Statement Of Senator Patrick Leahy (D-Vt.), Chairman, Senate Judiciary Committee, On the Impact of Sequestration on the Federal Justice System

Today the Judiciary Committee’s Subcommittee on Bankruptcy and the Courts holds its first hearing of 2013, and its focus on the impact of sequestration on our courts and their ability to provide meaningful access to justice could not be timelier.  I thank Chairman Coons for holding this important hearing.

In February, even before sequestration had gone into effect, I warned about the harmful effects it could have on our courts and our justice system.  Since that time, I have continued to hear from judges and legal professionals around the country who worry about the impact of these senseless budget cuts.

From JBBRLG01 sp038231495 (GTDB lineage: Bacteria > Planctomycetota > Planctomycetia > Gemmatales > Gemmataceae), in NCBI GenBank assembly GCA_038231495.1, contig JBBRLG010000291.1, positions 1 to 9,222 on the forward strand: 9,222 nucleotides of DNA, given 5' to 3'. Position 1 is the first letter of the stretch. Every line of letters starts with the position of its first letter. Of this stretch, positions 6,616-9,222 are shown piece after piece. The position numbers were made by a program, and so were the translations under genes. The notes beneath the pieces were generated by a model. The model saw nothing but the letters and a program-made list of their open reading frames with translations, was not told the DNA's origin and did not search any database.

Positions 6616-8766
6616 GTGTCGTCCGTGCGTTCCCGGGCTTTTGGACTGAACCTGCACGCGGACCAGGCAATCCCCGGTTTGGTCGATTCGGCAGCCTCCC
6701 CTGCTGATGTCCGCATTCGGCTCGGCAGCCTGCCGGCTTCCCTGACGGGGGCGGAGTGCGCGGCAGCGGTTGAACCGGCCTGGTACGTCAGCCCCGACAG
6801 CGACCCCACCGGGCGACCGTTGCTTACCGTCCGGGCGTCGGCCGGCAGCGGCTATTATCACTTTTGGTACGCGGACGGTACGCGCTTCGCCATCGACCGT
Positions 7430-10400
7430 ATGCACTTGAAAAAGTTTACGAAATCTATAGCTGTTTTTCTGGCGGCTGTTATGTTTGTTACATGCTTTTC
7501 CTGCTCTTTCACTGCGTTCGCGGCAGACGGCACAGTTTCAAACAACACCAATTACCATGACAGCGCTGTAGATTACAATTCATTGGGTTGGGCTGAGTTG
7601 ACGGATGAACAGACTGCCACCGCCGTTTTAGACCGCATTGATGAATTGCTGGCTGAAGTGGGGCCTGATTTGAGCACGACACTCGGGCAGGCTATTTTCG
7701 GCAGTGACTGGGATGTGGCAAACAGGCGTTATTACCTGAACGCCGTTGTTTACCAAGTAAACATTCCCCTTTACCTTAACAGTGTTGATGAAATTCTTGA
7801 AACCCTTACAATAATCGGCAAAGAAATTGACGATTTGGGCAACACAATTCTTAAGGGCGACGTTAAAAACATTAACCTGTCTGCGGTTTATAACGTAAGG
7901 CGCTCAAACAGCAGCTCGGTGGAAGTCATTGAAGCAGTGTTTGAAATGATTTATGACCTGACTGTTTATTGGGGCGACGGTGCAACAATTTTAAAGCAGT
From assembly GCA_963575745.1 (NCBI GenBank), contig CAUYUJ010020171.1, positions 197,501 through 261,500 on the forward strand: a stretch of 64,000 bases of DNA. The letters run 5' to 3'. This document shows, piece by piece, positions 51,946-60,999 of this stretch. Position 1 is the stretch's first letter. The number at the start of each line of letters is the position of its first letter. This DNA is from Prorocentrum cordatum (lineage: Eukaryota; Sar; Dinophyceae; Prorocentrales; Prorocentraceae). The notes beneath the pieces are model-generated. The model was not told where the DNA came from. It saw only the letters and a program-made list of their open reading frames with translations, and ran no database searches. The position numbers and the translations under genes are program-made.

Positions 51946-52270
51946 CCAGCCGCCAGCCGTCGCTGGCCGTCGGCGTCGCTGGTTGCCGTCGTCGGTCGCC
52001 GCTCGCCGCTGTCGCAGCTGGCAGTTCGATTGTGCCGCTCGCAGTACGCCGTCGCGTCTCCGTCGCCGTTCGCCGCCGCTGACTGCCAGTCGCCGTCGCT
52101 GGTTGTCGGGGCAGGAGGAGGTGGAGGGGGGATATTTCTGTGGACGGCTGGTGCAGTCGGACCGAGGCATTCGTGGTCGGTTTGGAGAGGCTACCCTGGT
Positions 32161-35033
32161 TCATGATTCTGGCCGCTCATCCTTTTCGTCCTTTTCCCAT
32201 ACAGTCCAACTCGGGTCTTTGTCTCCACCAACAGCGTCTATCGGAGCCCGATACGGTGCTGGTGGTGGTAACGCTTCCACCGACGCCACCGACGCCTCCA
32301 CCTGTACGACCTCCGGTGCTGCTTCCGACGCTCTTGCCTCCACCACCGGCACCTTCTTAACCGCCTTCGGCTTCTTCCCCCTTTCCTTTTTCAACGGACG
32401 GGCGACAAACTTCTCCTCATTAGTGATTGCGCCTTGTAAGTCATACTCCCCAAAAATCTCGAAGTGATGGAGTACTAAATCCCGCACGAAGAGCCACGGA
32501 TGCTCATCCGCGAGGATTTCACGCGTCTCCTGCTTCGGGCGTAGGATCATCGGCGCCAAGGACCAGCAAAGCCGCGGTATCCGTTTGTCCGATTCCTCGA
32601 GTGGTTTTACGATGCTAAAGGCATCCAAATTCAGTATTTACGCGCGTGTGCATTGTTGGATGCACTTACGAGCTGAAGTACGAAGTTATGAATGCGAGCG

A recent evaluation of sequestration conducted by the Administrative Office of U.S. Courts concluded that “[i]ts impact on the operation of the [F]ederal courts will be devastating and longlasting.”  Sequestration will exacerbate the delays our courts already face due to persistent understaffing, both for civil and criminal cases.  The report warned that “[d]elays in cases will harm individuals, small businesses, and corporations,” while “cuts to funding for drug testing, substance abuse and mental health treatment of federal defendants and offenders have also been made, increasing further the risk to public safety.”

These harms are not abstract.  Chief Justice John Roberts recently noted that sequestration has “hit [the judiciary] particularly hard…When we have sustained cuts that means people have to be furloughed or worse and that has a more direct impact on the services that we can provide.”  Cuts to services such as Federal public defenders do not just hurt our legal system by causing delays, as the Chief Judge of the Fourth Circuit, William B. Traxler, Jr., has said, they challenge our courts’ ability to meet their Constitutional obligations.